Gift card stimulus program is helping retailers over a rough patch in downtown Kalamazoo

Editor's note: This story is part of Southwest Michigan Second Wave's On the Ground Kalamazoo series.

Update 4.7.2020: The success of the Downtown Kalamazoo Gift Card Stimulus Program caught the attention of organizations representing downtowns across the country, and has already been successfully replicated in Tucson, Arizona and Anchorage, Alaska. More than 650 members of the Kalamazoo community purchased 2,000 gift cards in five days to bring $70,000 directly to downtown businesses through the gift card program. And the Downtown Kalamazoo Partnership has thanked the community for “not only for the support of our Kalamazoo downtown businesses but also for being a part of an initiative that is being employed to support businesses across the country.”
Just as restaurants and small businesses look for a boost, some in downtown Kalamazoo appear to have found 2,000 small, plastic pick-me-ups.

Two thousand gift cards, with a combined value of about $70,000, were sold last week to support downtown businesses. Those sales came just as many merchants began trying to survive the loss of sales resulting from the coronavirus pandemic.

The first 1,000 gift cards were sold in about three days after the Kalamazoo Downtown Partnership launched the Gift Card Stimulus Program. The organization added $10 to the value of any $25 gift card purchased for a downtown business. 

After that overwhelmingly positive response, it offered the same deal on 1,000 additional cards. Those were purchased in a 24-hour period that ended last Saturday evening, according to Sue Huggett, events director for Kalamazoo Downtown Partnership, the lead promotional, marketing and development organization for the central business district.

“We’re getting a lot of positive feedback, a lot of ‘Thank yous,’ and everyone is extremely appreciative,” Huggett says.

The manager of one location says that the infusion of cash helped the business meet its payroll demand this month, Huggett says. It is a great show of support from the community, she says.

The Gift Card Stimulus Program was one of more than a dozen ideas that surfaced as Andrew Haan, president of Kalamazoo Downtown Partnership, and his staff met to brainstorm ways to help local businesses keep going while recognizing the need to keep the public safe from exposure to the coronavirus. 

Huggett says they honed an idea that a staff member said was being used in a New Hampshire town. Kalamazoo’s program, which has card buyers pay into an account and receive their gift cards by mail, formalizes the way buyers are registered and the way purchases are tracked, however, she says.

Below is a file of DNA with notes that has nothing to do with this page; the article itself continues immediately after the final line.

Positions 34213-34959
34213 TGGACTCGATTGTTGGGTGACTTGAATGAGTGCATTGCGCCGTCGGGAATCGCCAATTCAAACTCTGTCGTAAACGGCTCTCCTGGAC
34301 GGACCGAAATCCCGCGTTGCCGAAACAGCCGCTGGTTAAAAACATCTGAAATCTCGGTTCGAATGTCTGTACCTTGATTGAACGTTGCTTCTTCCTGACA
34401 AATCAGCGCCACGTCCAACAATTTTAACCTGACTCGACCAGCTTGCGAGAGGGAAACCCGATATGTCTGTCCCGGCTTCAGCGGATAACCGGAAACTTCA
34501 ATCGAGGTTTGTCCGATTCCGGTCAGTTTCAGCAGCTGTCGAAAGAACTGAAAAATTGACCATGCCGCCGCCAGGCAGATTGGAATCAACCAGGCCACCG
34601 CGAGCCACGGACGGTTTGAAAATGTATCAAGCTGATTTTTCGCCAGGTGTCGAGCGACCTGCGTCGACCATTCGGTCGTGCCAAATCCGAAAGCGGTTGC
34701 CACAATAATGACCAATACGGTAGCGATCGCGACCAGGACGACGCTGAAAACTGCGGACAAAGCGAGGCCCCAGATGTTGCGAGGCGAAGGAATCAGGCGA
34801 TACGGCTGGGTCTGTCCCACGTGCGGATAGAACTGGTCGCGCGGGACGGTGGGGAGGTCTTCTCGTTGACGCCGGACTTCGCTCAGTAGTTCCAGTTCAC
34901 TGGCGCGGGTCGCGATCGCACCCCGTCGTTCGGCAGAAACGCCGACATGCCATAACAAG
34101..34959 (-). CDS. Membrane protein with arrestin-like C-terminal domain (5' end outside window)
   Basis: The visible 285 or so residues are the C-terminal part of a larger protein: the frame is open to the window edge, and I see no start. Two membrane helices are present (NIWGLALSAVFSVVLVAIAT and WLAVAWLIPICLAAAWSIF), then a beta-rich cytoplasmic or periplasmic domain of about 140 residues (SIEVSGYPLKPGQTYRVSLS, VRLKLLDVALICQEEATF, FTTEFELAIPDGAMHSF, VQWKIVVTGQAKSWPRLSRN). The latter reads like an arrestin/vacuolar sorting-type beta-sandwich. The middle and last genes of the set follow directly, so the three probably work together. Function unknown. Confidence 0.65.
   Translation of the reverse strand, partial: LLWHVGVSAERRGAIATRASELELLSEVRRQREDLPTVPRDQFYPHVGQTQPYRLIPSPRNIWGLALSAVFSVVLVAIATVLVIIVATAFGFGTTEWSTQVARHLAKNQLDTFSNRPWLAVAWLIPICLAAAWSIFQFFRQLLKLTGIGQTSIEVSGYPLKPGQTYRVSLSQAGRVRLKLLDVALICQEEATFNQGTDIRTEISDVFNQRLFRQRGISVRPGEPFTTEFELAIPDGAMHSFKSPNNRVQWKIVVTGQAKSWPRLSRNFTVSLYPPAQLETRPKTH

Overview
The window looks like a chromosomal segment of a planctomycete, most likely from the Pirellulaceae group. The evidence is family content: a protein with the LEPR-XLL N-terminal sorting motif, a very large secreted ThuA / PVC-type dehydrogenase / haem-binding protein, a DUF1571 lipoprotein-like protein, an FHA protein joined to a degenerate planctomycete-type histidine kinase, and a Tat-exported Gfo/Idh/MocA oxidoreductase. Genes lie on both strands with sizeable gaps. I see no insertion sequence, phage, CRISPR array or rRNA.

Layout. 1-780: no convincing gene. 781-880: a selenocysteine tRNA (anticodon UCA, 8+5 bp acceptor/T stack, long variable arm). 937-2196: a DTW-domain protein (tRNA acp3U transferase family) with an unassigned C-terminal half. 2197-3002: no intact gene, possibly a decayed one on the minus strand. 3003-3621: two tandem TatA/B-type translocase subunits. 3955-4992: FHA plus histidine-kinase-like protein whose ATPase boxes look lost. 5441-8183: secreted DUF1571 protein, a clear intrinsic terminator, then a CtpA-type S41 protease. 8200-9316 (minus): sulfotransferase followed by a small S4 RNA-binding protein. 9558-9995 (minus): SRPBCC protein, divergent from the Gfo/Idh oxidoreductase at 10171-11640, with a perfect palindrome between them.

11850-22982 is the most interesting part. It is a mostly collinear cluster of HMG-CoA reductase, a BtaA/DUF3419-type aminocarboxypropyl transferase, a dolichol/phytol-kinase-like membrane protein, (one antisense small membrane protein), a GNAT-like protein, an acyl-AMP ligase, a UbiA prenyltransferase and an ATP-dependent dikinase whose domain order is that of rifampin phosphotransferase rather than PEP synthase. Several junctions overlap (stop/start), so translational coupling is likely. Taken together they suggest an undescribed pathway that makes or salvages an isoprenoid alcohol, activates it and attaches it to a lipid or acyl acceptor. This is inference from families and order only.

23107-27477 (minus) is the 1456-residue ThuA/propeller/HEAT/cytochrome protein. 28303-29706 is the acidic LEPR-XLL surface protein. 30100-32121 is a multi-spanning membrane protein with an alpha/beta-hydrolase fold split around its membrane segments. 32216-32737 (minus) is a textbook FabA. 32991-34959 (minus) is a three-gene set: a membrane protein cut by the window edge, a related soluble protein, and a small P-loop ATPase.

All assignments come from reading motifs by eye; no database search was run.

“The next step will be to mail the gift cards to the people who purchased them,” she said Monday.

The $10 boost in value for each card provided an incentive for more people to buy. When customers return in the future to use the gift cards, that extra $10 per card will continue to help stimulate business and interest in the downtown, according to the Kalamazoo Downtown Partnership.

According to the organization, 650 individuals purchased 2,000 gift cards that will be used at nearly 70 downtown businesses. Huggett says that the average buyer purchased three to five cards. She says no decision has been made on whether the program will be continued but she encourages the public to continue purchasing gift cards directly from downtown businesses. They may visit DowntownKalamazoo.org for updates.

Another idea that sprung from the brainstorming was the curb-side drive-up zones on Michigan Avenue and other downtown locations that allow customers to quickly pick up food and other purchases while minimizing their exposure to germs from others.

Along with promoting the sale of gift cards, the Kalamazoo Downtown Partnership encourages people to shop online at local stores, shop by telephone, and elevate the brands and social media presence of local vendors by leaving a review of them on their web pages.

Last week, businesses started to be curtailed by a statewide order that banned the gathering of 50 or more people. Among restaurants, only those with take-out or drive-thru services remained open. In an effort to stop the spread of COVID-19, business operators started this week with the governor prohibiting all “in-person work that is not necessary to sustain or protect life.” That, in effect, shut down most businesses and they instructed their workers to stay home.

Read more articles by Al Jones.

Al Jones is a freelance writer who has worked for many years as a reporter, editor, and columnist. He is the Project Editor for On the Ground Kalamazoo.
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